Analysis And Comment First person

The price of independence

BMJ 2006; 332 doi: http://dx.doi.org/10.1136/bmj.332.7555.1447 (Published 15 June 2006) Cite this as: BMJ 2006;332:1447
  1. Joe Collier, professor of medicines policy ([email protected])
  1. 1 St George's Hospital and Medical School, London SW17 0RE

    Career pressure and a focus on payment by results are making the critical and impartial thinker an endangered species. Society must take steps to protect this invaluable resource

    My professional life has been dominated by a drive to ensure that every opinion or piece of advice I give is independent and seen as such. Independence first became an issue for me in 1969 when I edited my first article for Drug and Therapeutics Bulletin.1 The then editor, Andrew Herxheimer, made my responsibilities clear: I was to scrutinise all the relevant published data, read and note all of the comments made by article reviewers, and use all this information to prepare the article for publication, ensuring clarity, reliability, and impartiality. The published article must reflect the scientific knowledge available and distinguish what was known about the product from what was derived from conjecture, bias, or the uncritical position of the establishment. Moreover, there would be no place for my own (preconceived) biases. Readers were to be given information they could trust and be confident that the advice given had no hidden agenda no ulterior motive.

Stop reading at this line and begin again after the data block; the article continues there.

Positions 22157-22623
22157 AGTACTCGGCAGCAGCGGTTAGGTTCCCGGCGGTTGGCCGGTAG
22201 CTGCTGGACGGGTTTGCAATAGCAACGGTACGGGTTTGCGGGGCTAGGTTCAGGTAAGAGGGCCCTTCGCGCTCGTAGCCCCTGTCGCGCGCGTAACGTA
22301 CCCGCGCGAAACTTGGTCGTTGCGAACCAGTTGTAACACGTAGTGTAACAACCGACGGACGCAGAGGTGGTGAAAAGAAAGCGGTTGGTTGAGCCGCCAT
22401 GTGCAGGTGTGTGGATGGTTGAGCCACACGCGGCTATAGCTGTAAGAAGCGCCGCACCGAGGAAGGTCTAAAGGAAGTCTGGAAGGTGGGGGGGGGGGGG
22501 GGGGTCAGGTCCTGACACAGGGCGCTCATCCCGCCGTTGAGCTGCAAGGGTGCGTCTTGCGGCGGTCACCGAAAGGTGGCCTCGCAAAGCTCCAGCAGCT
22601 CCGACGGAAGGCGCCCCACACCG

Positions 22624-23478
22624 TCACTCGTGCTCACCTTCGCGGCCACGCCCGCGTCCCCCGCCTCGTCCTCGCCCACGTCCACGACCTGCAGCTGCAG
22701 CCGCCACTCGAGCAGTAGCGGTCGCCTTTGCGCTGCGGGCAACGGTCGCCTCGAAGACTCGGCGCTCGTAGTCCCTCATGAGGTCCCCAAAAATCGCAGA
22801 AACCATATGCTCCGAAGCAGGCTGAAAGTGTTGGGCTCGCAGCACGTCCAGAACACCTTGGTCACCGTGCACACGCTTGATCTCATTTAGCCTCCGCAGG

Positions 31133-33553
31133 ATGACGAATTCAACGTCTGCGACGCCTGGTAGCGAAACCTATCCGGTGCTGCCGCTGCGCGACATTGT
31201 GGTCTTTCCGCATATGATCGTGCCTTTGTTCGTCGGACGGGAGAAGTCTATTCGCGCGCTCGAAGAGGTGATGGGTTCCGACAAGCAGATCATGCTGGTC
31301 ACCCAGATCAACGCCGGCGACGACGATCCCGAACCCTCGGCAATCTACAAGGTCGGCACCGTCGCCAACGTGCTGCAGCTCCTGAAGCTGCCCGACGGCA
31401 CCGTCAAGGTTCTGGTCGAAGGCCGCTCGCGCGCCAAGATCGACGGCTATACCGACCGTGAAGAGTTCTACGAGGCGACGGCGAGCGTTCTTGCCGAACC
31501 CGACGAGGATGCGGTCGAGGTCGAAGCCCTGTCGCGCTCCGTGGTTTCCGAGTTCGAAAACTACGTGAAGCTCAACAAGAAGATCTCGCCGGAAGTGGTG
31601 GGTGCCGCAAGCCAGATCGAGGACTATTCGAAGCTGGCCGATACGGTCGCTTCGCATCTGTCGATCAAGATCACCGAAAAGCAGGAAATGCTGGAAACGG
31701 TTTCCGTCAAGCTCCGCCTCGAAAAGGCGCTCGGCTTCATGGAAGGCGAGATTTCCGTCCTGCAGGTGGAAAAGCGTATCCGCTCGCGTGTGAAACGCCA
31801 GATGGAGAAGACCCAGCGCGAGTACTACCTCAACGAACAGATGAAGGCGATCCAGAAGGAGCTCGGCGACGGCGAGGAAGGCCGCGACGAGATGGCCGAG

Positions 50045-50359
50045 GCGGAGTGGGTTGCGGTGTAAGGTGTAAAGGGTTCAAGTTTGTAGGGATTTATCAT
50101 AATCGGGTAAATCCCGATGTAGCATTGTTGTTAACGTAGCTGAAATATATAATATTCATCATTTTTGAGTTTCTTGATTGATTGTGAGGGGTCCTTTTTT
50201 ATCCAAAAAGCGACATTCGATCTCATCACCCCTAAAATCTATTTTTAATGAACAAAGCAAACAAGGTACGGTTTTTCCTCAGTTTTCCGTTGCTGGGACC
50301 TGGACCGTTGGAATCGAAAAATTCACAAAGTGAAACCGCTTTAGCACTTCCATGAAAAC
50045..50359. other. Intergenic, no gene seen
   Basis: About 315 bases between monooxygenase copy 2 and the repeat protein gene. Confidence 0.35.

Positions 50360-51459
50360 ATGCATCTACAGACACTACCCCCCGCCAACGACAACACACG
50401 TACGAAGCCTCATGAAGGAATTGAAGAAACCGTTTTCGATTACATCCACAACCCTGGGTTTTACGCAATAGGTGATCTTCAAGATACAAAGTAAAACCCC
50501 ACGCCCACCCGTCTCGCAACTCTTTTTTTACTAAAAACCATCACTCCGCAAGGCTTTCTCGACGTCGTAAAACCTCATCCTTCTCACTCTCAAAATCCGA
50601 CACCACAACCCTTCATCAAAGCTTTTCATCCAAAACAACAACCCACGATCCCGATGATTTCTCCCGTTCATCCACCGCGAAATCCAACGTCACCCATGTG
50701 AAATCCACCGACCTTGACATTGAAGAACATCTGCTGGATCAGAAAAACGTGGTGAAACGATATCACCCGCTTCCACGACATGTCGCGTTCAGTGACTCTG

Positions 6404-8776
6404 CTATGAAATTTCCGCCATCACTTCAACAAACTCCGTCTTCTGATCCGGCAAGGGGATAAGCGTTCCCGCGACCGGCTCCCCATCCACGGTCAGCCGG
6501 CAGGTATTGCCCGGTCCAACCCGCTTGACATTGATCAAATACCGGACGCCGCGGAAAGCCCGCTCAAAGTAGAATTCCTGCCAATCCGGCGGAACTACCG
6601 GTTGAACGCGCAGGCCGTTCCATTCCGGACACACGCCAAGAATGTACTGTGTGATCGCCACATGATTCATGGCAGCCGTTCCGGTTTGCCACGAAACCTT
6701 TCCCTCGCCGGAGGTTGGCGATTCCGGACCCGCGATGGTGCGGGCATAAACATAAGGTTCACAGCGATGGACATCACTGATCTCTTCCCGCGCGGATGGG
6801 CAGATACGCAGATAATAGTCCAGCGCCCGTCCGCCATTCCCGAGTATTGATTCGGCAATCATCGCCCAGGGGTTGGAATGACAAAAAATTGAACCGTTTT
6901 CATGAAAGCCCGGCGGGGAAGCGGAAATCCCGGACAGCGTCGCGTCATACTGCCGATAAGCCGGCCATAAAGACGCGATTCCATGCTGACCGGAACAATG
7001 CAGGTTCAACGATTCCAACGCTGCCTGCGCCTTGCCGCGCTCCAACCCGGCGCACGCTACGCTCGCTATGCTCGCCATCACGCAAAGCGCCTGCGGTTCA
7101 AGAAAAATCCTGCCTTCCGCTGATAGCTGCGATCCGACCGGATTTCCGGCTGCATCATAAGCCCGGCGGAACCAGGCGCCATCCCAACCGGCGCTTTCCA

Four decades on, and I am still discovering the full implications of these ideals. Their meaning became more pertinent when I was appointed the bulletin's deputy editor in 1972, then its editor in 1992, and a year later when it coined the strapline, “The independent review for doctors.” Perhaps, more importantly, the ideals have taken on new dimensions as they have shaped my career as teacher, researcher, physician, administrator, writer, broadcaster, and adviser.

    What is independence and does it matter?

    In the context of this article, independence relates to intellectual function, the way our minds process information to make decisions; ultimately, it is the way we make up our minds and, as advisers, give our opinions.

    What has emerged over the …

    View Full Text

    Sign in

    Log in through your institution

    Free trial

    Register for a free trial to thebmj.com to receive unlimited access to all content on thebmj.com for 14 days.
    Sign up for a free trial

    Subscribe